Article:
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When dealing with conservation laws like your case, you can often make use of the divergence theorem (as you did). You can then express the fact that the total mass within your integration region is preserved by the following surface integral: $$\oint_{\partial \Omega} k \nabla T \cdot \mathbf{n} ~\partial S = 0$$ Now, as it stands, it is irrelevant which ...


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The solution to the final Poisson equation is defined only up to an additive constant. So you just need to shift the solution vector so the smallest value is zero.


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Expanding (sort of) on @MPIchael's answer, you can pick any smooth function you like and plug it into the heat equation to give a problem to then work the other way. In numerical methods, we call this the Method of Manufactured Solutions, and it is used extensively for verifying computer programs designed to simulate PDEs. You'll have to add a forcing ...


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An extended answer. For more arbitrary meshes you have to consider that generally CFD/FEM solvers rely on generic data-structures with element and side lists: Element list Side list Consider the following pictures, which is the standard case for simple Cartesian meshes. Since there is a single plus and a single minus side on each face, the definition is ...


2

Because a heat flux has a direction, and from what you are describing, you are adding a heat flux in the normal direction -- out of the domain. So if you started with a constant temperature plane and they draw heat out of it, you'd end up with a negative temperature.


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Normal direction depends on the cell that you are writing equation for. the word outward is relative to the cell under study. In order to write equation for each of cells, i.e. $\Sigma \nabla T.n S_f=0$, stick to this : $\nabla T_{face}=\frac{T_c-T_i}{r_c-r_i}$ and assume $n$ as outward pointing normal vector for that face. I think your problem is that you ...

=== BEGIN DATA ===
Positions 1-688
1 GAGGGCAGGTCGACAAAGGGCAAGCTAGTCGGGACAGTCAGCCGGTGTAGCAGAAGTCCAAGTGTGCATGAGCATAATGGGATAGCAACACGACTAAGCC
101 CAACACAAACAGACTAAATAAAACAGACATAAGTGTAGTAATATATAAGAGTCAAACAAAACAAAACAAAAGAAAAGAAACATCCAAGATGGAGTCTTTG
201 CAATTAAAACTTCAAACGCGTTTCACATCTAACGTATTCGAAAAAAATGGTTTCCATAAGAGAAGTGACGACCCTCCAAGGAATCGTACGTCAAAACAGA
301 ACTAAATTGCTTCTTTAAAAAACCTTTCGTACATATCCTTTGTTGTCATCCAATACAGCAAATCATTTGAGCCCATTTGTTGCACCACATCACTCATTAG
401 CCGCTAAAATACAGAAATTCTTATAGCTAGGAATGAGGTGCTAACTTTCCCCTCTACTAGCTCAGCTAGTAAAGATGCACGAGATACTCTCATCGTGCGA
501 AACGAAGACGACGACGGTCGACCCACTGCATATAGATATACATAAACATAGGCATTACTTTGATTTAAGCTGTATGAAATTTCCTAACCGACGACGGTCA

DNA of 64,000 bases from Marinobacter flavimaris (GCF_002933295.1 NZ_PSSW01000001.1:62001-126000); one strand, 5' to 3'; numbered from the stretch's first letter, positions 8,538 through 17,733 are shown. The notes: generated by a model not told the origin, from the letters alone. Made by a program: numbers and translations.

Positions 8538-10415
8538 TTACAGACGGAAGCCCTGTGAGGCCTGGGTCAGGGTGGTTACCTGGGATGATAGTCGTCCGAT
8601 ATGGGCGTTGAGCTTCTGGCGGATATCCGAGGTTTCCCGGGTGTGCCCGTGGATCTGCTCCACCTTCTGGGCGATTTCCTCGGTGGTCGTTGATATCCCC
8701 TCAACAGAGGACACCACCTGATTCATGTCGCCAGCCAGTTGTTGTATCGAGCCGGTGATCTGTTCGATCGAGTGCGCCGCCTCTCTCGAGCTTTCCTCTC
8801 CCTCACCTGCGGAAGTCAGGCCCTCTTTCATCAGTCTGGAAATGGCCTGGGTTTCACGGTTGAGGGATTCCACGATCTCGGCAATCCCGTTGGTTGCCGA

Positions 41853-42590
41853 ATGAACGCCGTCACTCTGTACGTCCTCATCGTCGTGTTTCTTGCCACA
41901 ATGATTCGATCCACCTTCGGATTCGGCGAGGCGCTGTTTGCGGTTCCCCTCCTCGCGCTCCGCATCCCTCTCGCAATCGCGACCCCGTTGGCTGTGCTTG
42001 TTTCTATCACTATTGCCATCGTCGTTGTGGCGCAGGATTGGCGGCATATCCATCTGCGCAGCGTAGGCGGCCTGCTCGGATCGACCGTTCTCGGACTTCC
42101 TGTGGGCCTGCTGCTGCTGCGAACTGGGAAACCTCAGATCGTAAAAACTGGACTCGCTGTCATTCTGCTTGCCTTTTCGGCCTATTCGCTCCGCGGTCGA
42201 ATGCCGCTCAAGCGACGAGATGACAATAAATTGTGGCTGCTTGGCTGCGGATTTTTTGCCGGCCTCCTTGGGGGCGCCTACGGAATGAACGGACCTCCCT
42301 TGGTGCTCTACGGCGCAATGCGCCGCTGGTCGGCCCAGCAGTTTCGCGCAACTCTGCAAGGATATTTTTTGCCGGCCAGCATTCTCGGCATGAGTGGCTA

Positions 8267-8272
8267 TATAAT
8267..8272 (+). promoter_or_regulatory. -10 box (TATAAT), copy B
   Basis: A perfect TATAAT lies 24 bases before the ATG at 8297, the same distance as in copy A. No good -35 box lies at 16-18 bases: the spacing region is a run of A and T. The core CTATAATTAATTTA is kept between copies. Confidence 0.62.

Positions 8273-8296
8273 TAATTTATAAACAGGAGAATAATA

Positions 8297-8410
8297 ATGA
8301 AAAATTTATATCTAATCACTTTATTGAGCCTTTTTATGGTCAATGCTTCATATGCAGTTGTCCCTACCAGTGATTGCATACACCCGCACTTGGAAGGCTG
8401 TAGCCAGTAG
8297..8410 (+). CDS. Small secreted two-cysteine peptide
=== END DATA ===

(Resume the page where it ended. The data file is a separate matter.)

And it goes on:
2

TL DR: $$u_1(x_1) = \cos(2\pi~(\frac{x_1}{L_1}) - \pi) + 1$$ $$u_2(x_2) = \cos(2\pi~(\frac{x_2}{L_2}) - \pi) + 1$$ $$u(x,t) = \exp(-a t) u_1(x_1) u_2(x_1)$$ How to construct it: Sines and cosines are easily differentiable so they make a good starting point to construct such a solution. We chose a section and offset of the cosine which has a derivative of ...


1

The applied division is fine, what went wrong here, is the application of Stoke's theorem. If you multiply with the test function you get following term: $$\int \frac{1}{c_p}\nabla\left(-k\nabla u\right) v d\Omega$$ But $$\int \frac{1}{c_p}\nabla\left(-k\nabla u\right) v d\Omega \neq \int \frac{1}{c_p} \left(k\nabla u\right) \cdot \left(\nabla v\right) d\...


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For a linear PDE, like the Laplace equation, when you discretize it you should get a linear system. Since you're 1D, the Thomas algorithm should be able to solve the system, and it's executed by running over the system once; Thomas algorithm is a direct solver, not an iterative one. If I understand your question correctly, you're asking what happens if you ...


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